LAINEY D. MOLNAR
28 years of age, Hungarian living between Budapest and Amsterdam.
My story with blogging started in 2009, I retired after several award nominations, a published book, and two clothing brands. I was working as a writer and editor for a women’s magazine, blogging, and running my clothing line on the side. I’m a fashion styling graduate and a lifelong fan of this method of self-expression. I made the decision to stick to this industry when I was five years old. In 2014 I took a big leap, packed up my life to find my place in the world, and ended up traveling for 2,5 years. I visited four continents and lived on three of them, learning and observing.
Without a clothing budget and only one suitcase’s worth of pieces for long months, I was forced to be creative. I discovered resale platforms and thrift markets, outlets and ridiculous sales of local and big brands, and after extensive research about the present of the garment industry, it became a lifestyle.
As a style blogger I felt the constant pressure of showing new items several times a week, and I was blogging in a country where making a living through sponsored posts is not an option. All I could afford was high street and I gladly accepted cheap polyester bribes from the huge Korean and Chinese online boutiques. I constantly felt like I have to pretend I’m someone more and something else, while stalking the industry standard on Instagram, which is jet-setting in designer from head to toe. It took me a long time to realize that genuine content is what it takes to attract an audience, and that’s hard to produce in the middle of an identity crisis. I’ve spent six months without social media, just discovering myself, before I decided to create this blog.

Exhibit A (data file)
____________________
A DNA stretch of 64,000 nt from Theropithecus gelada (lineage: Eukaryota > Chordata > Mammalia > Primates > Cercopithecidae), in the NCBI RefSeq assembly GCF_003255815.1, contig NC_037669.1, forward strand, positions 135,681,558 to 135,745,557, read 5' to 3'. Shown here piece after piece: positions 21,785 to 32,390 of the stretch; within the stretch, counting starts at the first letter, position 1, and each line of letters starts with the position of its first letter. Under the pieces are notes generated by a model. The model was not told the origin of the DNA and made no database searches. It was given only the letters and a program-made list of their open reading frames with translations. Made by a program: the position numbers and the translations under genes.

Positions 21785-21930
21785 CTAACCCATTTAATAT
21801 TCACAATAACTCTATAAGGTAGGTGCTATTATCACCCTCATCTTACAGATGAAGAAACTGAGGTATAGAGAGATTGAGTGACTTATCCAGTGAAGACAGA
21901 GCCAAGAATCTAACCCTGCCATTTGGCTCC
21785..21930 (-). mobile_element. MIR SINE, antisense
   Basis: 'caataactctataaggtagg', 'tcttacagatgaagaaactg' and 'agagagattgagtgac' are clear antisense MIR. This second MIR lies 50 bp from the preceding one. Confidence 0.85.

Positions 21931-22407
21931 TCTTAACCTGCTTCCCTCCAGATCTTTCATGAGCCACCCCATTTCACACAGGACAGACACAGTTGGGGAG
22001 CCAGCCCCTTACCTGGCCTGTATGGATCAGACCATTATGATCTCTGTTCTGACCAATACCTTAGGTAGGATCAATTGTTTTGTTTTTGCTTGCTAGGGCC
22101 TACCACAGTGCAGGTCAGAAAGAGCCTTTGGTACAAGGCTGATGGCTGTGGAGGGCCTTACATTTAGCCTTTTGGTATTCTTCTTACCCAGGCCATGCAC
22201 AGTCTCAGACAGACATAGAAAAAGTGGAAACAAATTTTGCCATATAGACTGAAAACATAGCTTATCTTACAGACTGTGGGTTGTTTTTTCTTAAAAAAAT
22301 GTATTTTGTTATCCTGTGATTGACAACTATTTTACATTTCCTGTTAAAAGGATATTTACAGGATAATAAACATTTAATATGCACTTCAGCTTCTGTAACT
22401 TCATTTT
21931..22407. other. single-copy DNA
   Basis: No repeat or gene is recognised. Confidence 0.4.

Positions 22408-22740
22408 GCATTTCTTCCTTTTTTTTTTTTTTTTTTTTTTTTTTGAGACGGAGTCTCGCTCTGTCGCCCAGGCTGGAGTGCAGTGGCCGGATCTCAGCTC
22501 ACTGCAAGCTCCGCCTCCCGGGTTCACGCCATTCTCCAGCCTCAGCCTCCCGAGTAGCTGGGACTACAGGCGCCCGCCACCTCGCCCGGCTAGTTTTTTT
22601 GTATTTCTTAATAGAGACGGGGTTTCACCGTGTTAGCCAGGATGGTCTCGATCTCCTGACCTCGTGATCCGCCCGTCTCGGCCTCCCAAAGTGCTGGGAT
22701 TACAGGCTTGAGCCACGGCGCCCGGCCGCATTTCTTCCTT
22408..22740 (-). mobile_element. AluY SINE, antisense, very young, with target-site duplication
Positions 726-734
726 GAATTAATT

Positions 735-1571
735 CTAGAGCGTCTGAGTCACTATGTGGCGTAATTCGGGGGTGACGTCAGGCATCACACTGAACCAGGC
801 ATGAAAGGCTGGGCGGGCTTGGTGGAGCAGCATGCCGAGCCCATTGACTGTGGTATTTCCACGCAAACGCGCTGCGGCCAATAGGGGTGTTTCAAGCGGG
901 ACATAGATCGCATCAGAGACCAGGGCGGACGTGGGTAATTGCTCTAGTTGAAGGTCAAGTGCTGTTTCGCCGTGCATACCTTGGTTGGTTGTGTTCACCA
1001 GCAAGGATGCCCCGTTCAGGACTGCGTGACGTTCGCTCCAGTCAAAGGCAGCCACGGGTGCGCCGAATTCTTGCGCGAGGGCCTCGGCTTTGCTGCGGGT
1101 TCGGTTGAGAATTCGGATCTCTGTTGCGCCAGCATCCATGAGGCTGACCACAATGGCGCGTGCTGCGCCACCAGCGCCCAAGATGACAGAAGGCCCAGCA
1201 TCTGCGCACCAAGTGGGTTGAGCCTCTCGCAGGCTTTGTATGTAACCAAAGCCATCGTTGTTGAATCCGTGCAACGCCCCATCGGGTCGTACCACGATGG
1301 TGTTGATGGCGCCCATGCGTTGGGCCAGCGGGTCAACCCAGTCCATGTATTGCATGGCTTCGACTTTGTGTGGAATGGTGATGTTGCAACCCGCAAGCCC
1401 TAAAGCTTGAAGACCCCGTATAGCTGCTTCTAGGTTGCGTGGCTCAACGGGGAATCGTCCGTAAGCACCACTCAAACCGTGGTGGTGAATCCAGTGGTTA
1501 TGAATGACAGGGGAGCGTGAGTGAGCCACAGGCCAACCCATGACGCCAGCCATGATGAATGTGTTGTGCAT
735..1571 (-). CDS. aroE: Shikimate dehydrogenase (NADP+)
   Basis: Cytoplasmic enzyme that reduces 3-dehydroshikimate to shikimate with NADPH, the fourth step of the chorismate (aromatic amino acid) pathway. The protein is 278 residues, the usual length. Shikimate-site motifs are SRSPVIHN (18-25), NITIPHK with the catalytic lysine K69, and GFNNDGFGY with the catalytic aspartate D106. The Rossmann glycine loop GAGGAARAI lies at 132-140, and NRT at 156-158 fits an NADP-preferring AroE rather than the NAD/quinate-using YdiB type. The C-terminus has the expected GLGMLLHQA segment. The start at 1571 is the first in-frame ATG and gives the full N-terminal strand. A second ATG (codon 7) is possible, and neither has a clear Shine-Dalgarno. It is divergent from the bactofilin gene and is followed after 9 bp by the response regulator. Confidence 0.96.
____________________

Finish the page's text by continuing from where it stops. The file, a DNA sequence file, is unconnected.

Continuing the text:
About the illustrations: They are all hand drawn by me. I studied classical drawing for ten years after school, before converting to digital painting and coming back to classic after ten years – find my art Instagram profile here.
DISCLAIMER: I have to point out that this isn’t a straight edge ethical blog. This is a flexible nudge in the direction of sustainability, a realistic picture of all the little things we can do to transform our consumption hunger into creativity. I do shop in multi-billion dollar companies, I do buy things I wear once or twice, but I’m doing my best to make even these a conscious and justified decision. Sometimes it doesn’t work, but oh well. It’s important for me to say that the reason I stand by sales and outlet shopping is because firstly – it doesn’t become statistics to support even faster fashion, and secondly because it is a great option to calmly and composedly fetch quality items we couldn’t normally afford to serve us well.